Organisation 101

University has been one of the best experiences of my young life, and one of the reasons is the social aspect is so much fun! But in between all the fun, you are meant to study. Luckily, I have found a few tricks to help with being organised to make sure I never forget when an assignment is due, when a Res Shield event is or when the next social event is. Here are my five tips for being organised.

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  1. Make a list

I know this might seem like a very obvious thing, but my list is more detailed; at the beginning of each semester I make a list of all the assessments I have for each class, including the assignment type (Quiz, Oral, Assignment, etc.), when the assignment is due, and the percentage it is worth for the class. Additionally when I receive a result back I note what percentage I got to keep track of how I am doing in the class.

  1. Colour Code Everything

I highlight everything. My big yearlong calendar has so much writing and highlighting on it, and it makes such a difference;

  • Res Shield events; purple
  • Assessment; blue
  • Birthdays; yellow
  • Res College Social events; green
  • Parties and Social events; pink.

Trust me, it makes events a lot easier to find.

Additionally with colour coding, if you have individual books and folders, get ones in matching colours, that way you always know the book and folder belong together.

  1. Desk Organisation

Make the most of your space at college. The best way I have found is having desk organisation/storage.  I can actually see my stuff and am more motivated to study. It is so much easier during exam block to know where everything is; pens, sticky notes, notebooks, highlighters, all within reach and easy to see.

  1. Closet OrganisationPic 2

Now I understand some people like to bring a lot of clothing and such to college, so it is important to make the most of your closet space. Hanging storage has been such a space saver for me. I have a hanging section, shelving for bags/shoes/jumpers (depending on time of year), and hanging organisers, it has saved me so much space, honestly.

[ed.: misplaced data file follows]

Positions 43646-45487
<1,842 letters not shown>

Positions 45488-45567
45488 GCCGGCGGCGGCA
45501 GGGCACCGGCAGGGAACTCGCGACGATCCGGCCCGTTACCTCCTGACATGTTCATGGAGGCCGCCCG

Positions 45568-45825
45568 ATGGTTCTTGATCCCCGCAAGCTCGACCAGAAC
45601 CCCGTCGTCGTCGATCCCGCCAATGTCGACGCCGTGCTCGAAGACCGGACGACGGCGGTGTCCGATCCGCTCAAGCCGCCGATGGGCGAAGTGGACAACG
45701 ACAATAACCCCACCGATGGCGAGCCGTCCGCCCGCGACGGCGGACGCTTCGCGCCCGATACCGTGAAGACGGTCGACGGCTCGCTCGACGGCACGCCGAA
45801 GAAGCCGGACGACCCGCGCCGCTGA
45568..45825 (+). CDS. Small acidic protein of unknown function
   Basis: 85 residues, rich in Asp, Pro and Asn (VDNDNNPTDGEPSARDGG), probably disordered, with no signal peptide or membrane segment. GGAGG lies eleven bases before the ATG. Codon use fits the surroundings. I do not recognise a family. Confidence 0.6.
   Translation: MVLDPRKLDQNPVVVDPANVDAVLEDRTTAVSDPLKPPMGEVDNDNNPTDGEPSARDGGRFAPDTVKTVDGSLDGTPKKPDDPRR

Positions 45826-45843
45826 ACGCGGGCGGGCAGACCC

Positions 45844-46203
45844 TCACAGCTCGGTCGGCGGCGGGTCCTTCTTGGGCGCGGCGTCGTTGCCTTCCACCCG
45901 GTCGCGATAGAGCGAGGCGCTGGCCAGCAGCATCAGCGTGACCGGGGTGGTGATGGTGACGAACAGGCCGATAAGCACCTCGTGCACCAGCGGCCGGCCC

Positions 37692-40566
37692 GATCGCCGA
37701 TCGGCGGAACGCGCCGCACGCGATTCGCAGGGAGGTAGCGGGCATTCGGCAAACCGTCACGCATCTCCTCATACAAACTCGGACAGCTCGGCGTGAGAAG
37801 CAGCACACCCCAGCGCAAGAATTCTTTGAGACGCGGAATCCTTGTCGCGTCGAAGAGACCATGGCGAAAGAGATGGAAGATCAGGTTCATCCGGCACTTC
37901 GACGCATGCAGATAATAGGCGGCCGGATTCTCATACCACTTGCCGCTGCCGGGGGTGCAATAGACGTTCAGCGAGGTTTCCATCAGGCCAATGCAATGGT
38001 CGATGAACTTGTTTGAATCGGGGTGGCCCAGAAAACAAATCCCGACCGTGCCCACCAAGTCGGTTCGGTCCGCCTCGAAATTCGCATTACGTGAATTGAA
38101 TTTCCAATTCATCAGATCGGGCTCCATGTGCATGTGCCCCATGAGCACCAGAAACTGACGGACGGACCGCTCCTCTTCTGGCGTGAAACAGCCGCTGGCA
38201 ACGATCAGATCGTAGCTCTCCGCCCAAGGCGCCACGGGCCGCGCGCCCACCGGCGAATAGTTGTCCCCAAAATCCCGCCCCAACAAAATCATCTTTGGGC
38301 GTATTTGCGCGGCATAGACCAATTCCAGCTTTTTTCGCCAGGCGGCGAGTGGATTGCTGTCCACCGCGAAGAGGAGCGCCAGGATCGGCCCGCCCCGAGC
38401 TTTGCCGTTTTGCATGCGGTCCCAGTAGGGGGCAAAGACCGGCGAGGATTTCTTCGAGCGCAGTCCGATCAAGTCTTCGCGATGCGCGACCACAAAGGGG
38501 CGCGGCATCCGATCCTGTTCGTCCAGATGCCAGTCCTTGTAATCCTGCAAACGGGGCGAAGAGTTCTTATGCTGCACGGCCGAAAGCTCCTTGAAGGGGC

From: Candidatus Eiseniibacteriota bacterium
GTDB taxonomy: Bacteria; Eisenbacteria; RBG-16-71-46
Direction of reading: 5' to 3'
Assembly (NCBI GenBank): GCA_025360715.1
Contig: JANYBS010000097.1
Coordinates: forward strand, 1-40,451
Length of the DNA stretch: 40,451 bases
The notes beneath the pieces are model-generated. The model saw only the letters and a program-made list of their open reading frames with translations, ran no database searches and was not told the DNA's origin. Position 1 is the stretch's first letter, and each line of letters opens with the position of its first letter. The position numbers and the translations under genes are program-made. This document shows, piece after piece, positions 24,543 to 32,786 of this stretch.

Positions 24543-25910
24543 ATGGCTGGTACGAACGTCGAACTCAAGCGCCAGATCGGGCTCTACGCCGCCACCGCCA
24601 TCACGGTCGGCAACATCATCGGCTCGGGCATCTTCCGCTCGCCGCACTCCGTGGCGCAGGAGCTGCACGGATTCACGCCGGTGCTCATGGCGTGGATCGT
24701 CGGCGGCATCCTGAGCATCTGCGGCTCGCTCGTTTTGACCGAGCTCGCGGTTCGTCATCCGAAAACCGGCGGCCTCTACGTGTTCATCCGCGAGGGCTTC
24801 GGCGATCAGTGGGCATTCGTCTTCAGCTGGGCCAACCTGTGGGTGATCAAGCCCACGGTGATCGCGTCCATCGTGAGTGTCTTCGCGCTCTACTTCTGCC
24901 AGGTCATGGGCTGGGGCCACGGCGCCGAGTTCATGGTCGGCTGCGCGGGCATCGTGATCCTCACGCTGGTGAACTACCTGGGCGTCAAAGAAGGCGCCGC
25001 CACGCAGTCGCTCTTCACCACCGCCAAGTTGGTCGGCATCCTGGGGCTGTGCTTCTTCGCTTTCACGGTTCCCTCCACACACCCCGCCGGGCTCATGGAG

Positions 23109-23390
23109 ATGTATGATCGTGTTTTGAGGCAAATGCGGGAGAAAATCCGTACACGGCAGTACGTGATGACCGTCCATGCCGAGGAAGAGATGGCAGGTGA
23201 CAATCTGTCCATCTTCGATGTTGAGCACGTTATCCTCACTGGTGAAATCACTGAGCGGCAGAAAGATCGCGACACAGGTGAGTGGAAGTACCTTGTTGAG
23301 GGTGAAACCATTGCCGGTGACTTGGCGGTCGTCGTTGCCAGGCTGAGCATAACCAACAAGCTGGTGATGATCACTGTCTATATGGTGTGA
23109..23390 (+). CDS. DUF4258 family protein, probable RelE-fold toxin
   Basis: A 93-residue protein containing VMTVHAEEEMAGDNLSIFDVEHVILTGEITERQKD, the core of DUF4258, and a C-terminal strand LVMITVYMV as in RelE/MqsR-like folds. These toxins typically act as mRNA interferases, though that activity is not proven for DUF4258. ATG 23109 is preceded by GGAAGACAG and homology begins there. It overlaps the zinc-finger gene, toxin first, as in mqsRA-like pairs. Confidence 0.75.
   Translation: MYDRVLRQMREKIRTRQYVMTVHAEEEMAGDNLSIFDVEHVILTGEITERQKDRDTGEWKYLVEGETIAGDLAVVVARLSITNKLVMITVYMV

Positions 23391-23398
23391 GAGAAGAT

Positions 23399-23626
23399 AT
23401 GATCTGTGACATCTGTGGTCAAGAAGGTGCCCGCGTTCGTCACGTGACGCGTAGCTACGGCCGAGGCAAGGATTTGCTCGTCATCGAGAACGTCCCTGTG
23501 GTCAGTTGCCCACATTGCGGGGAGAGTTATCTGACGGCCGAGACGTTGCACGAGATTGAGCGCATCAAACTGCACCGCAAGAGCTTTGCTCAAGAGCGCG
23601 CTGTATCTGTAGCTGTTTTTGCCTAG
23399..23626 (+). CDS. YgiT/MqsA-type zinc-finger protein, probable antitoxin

1. Under the bed

My biggest asset for hiding all of my mess is giant storage boxes under my bed (labelled so I know where everything is). Additionally I keep a shoe rack under there, and for anyone who plays sports or just generally owns far too many shoes I would recommend this as a must!

I hope these tips were useful for you. Let me know if you have any other organisation tips in the comments below.

When InSaNity takes over

As Hannah Montana once sang, “Everybody has those days … Everybody knows what I’m talking about … Everybody gets that way.” You’re on point Hannah, especially when it comes to uni!Pic 1

We all have those days where we just want to crawl up into foetal position in the corner of the room and rock back and forth. No? If you don’t, you seriously need to share with me how you keep a uni/work/life balance. I, for one, admit that I am a stress head – I stress about the smallest things to the biggest things and it all takes its toll, often at the worst times. It has taken me years to finally realise how to unwind and have some ‘me’ time, to minimise the effects that uni and study have.

It’s good to have stress in your life, it’s inevitable and sometimes a useful motivator. Some stresses can assist you in studying and some stresses can prevent you from studying. Imagine you are swimming in the ocean with waves. Assistive stressors are at the point where you are comfortable swimming, you are able to tread water and float over waves. Preventative stressors feel like you have gone too far into the water and a wave is crashing down on you and you are struggling for air. Hint: you don’t want to reach this point.

Here are some of the tips I use when I can see that wave of stress coming and don’t want it to come crashing down on me.

  • EXERCISE: I’m the type of person that doesn’t run unless they are being chased by a serial killer or see a snake. I personally despise exercise but incorporate it into my daily life (well, try too anyway). I find that when I am stressed, if I go to the gym for an hour I feel rejuvenated and ready to get back into study.